The new rules for cryptocurrency reporting in the May 2018 paper could be passed by the Knesset before the end of 2018, and they provide a comprehensive and in-depth approach for identifying cryptocurrency users. Like most other governments in the world, the Israeli regulator calls for recording the name, address, and ID of cryptocurrency users, but additionally wants IP addresses and cryptocurrency addresses to be reported.

Anonymity-focused cryptocurrencies like Monero, Zcash, and Verge will require additional reporting to ensure proper identification and tracking. The use of VPNs and Tor to mask IP addresses will also be tracked and reported. Additionally, if cryptocurrency is sent to a mixer or a darknet market, that will be reported, hinting that Israel will integrate cryptocurrency tracing technology into its laws. These laws go further than ever to tackle cryptocurrency money laundering, and the rest of the world may follow Israel’s lead.

Bitcoin and cryptocurrency were built in the spirit of privacy and decentralization but Israel’s proposed regulations would seem to counter this. While cryptocurrency users may react negatively to this, it would be a positive step towards cryptocurrency becoming widely adopted in Israel.

Once these laws are in place, banks and other financial institutions will have clarity in facilitating the fiat side of cryptocurrency transactions, since they will know that cryptocurrency trading is legal when they follow these procedures to prevent money laundering.

 

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Africa and the Middle East: Crypto and Blockchain News Roundup, 1st to 7th June 2018

Africa and the Middle East

Welcome to our weekly roundup of all important blockchain and cryptocurrency news from around the world. Follow the latest developments in the cryptocurrency space continent by continent, country by country.

Africa

African Union

Africa has potential to become next frontier in crypto: According to a report by Economist Nigeria, Africa is in line to become the next cryptocurrency hub in the world. Economists believe that the technology has the ability to cause disruption in fintech circles because it is not bound by geography and records transactions in real time.

African countries with especially high inflation rates are among the places where cryptocurrencies are becoming increasingly popular as they have the ability to combat the crushing inflation despite being volatile themselves.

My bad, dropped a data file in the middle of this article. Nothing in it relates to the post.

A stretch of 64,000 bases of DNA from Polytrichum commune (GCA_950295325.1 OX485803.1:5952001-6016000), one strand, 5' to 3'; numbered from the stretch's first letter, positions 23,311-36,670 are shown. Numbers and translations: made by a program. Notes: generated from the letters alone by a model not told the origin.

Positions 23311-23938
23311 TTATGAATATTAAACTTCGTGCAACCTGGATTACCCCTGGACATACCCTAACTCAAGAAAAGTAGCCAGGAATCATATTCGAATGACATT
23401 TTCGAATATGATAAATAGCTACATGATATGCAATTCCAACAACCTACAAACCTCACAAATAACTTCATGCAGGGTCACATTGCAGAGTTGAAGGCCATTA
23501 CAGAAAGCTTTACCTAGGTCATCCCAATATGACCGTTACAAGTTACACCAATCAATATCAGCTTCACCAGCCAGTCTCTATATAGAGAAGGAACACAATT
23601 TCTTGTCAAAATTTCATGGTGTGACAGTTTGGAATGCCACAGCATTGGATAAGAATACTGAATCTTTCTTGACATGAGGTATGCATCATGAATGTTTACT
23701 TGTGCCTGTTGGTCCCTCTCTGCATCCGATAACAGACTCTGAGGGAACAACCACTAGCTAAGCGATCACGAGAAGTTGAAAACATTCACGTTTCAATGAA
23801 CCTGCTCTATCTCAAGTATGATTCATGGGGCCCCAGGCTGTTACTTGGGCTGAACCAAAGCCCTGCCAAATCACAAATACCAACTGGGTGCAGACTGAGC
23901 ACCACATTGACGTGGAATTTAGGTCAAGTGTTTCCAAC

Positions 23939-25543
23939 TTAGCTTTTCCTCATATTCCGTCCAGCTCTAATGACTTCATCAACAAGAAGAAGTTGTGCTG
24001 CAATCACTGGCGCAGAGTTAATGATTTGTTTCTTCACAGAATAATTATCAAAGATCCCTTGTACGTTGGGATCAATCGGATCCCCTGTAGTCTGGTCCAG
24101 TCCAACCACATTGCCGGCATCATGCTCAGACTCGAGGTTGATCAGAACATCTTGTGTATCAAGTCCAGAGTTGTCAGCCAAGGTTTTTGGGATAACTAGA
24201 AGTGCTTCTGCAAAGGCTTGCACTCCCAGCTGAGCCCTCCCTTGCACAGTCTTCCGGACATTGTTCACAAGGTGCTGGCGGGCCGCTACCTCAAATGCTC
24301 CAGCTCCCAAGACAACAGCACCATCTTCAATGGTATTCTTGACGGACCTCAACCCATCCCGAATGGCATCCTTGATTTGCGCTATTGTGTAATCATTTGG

According to Tech journalist Mukesh Sharma, “Africa is rarely mentioned among the largest markets for cryptocurrency, but it may be set to steal a march over other markets.”

Mobile phone users that will increase to around 725 million subscribers by 2020 will present more and opportunities for cryptocurrencies to succeed. African governments themselves are in favor of blockchain technology as it will attract vital foreign investment and innovative development in the region. More than 15 cryptocurrency startups have taken root in the continent since the year’s start too. Mining, trading and ICOs are becoming more and more popular as well.

Zimbabwe

High Court reverses crypto ban: In a surprise move, the central bank of Zimbabwe lost its case against banning cryptocurrency exchange trading as the local high court ruled in favor of exchange Golix that filed the application, according to latest reports.

What’s surprising is that the Central Bank’s legal team failed to show up in court and thus the court had no choice but to award the case to Golix. The move was welcomed in Zimbabwe as many people there are now investing in cryptocurrencies to elude the hyperinflation that is rampant in the country. The Reserve Bank is already one of the least popular government institutions in the country.

No one from the central bank was available for comment.

Egypt

Egyptian Grand Mufti against Bitcoin: According to latest reports from Egypt, the Grand Mufti has declared that Bitcoin and other cryptocurrencies are against the principles of Islamic currency. The move comes after the mufti traded barbs with the imam of a local UK mosque that started accepting cryptocurrency donations.